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Byzantine-Aztec War (Yarmuk)

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In 1516, the Byzantine General Belisarios Konikas began a ten year war against the formidable local power, the Aztec Empire. The war ended in victory for the Byzantines and the almost total destruction of the Nahuatl culture and race.

The Seeds of the Conflict

In 1491, Byzantine explorers made first contact with the Aztecs. At first they believed them to be another primitive and disparate tribe of Indians, but soon they recognised them to be an advanced culture of their own. A visit to their capital, Tenochtitlan, in 1493 confirmed that this was a mighty civilisation. The leader of the expedition believed the city he saw to be second only to Constantinople in size and beauty.

Something else that interested the explorers was the vast amounts of gold that the Aztecs had. It was so common that they used it for ornaments even in some of the poorest dwellings. The President of the Royal Company of New Crete, Michaelos Paolaegios, maintained peaceful, trading relations with the Aztecs, but in 1512 the Viceroy of New Crete had him transferred to Constantinople and replaced him with Belisarios Konikas, a soldier and known gold-seeker. He immediately sailed for Mexico to begin stirring up trouble. In 1513 he established a permanent Byzantine settlement on the coast in Totonac, something banned by previous trade agreements with the Aztecs. In 1515 he staged a raid on Byzantine traders returning from Tenochtitlan using local Totonacs. Blaming it on the Aztecs, Belisarios applied for a royal command from the Viceroy, which was duly granted, and in 1516, with a crack force of 500 gunmen and 300 cavalry, he marched inland.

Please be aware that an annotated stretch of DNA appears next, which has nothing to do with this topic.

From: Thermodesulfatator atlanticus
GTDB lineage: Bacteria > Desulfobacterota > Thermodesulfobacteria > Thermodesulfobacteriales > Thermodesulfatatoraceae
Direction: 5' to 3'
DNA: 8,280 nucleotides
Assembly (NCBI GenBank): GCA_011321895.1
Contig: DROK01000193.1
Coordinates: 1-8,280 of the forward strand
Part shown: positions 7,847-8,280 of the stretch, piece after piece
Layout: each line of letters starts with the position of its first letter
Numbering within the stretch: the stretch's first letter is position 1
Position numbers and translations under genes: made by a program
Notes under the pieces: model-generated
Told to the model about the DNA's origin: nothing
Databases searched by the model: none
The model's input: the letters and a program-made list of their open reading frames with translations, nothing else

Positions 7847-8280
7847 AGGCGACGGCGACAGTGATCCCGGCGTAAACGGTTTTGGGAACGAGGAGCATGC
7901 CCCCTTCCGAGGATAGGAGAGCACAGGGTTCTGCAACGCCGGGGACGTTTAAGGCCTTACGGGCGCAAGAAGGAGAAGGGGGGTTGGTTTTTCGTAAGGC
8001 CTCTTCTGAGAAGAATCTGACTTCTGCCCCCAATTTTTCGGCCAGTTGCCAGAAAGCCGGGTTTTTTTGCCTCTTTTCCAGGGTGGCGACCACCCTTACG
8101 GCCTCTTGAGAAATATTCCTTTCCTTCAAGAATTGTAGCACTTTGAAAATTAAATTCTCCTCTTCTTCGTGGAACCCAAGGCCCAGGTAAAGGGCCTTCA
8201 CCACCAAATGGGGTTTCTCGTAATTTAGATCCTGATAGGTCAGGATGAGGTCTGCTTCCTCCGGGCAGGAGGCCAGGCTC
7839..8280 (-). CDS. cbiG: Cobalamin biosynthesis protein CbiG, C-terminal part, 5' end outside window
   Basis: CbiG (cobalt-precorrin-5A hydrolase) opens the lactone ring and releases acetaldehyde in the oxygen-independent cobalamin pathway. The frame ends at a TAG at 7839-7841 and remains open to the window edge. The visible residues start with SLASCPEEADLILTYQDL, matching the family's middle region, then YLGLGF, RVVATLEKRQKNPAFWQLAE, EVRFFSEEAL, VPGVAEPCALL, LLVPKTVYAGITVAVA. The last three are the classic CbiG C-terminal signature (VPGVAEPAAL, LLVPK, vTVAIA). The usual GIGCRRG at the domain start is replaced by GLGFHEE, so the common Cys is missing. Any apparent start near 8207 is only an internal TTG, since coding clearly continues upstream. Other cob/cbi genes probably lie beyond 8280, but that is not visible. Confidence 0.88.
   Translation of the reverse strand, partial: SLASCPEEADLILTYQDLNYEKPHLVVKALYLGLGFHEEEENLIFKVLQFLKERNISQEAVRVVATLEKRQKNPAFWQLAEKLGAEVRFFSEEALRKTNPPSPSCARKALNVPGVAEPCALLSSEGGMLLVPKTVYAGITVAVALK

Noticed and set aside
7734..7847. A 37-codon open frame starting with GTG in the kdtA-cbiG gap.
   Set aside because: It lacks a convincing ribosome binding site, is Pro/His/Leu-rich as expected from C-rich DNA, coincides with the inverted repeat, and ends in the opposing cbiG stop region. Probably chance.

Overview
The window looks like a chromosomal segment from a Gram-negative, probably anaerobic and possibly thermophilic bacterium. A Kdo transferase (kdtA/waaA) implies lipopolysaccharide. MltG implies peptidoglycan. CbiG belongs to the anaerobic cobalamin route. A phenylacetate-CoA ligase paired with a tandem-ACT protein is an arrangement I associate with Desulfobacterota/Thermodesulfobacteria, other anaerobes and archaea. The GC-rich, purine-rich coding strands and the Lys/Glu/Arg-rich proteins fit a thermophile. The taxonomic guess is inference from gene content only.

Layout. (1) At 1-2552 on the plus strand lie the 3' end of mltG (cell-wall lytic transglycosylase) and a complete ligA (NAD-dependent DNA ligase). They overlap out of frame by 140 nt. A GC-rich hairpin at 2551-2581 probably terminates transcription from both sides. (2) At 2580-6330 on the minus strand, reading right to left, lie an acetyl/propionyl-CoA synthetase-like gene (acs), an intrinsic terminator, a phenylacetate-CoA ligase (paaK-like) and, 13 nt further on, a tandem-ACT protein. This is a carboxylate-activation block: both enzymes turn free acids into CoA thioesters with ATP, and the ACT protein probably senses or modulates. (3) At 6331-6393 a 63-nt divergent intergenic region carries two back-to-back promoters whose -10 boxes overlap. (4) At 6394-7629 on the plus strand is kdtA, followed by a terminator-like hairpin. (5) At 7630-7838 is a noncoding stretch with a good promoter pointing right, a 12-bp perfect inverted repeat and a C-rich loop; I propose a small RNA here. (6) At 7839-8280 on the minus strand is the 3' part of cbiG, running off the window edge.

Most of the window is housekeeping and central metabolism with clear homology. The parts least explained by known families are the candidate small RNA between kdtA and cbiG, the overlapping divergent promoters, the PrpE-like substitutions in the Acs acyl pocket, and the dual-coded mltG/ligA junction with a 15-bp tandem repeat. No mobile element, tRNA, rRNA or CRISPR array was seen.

The First Campaign

Belisarios' march went unopposed until he reached the mountain city of Cholula. There he found 2500 Aztec soldiers waiting in the streets of the city for him. A fierce and bloody battle ensued in which the attackers were beaten off, but with the loss of around 300 Byzantine lives. From the locals in Cholula, Belisarios recruited some 3000 soldiers and armed them as best he could. They were willing to fight, as they were not Aztec themselves, rather they were a conquered city state under Tenochtitlan's control. Belisarios continued his march and finally he reached Lake Texcoco in late October after two months marching overland.

However, when he arrived, he found that the causeways were removed and all the Aztec's people and soldiers withdrawn into the island city. He attempted to besiege the city but he was in need of many more men if he was to block off all five causeways and prevent a landing by boat. Frustrated, he burnt the cities of Texcoco and Tlacopan, which bordered the lake, to the ground and returned to the coast.

The Second Campaign

The following year, now with some 1500 infantry and 500 cavalry, Belisarios marched once more on Tenochtitlan. Wanting to recruit locals to his army, as he had done the previous year, he strung it out to make it seem more impressive. At Cholula he found several thousands of locals gathered, all willing to join his forces. This time confident of a successful siege and the capture of Tenochtitlan, he walked boldly into the area around the lake.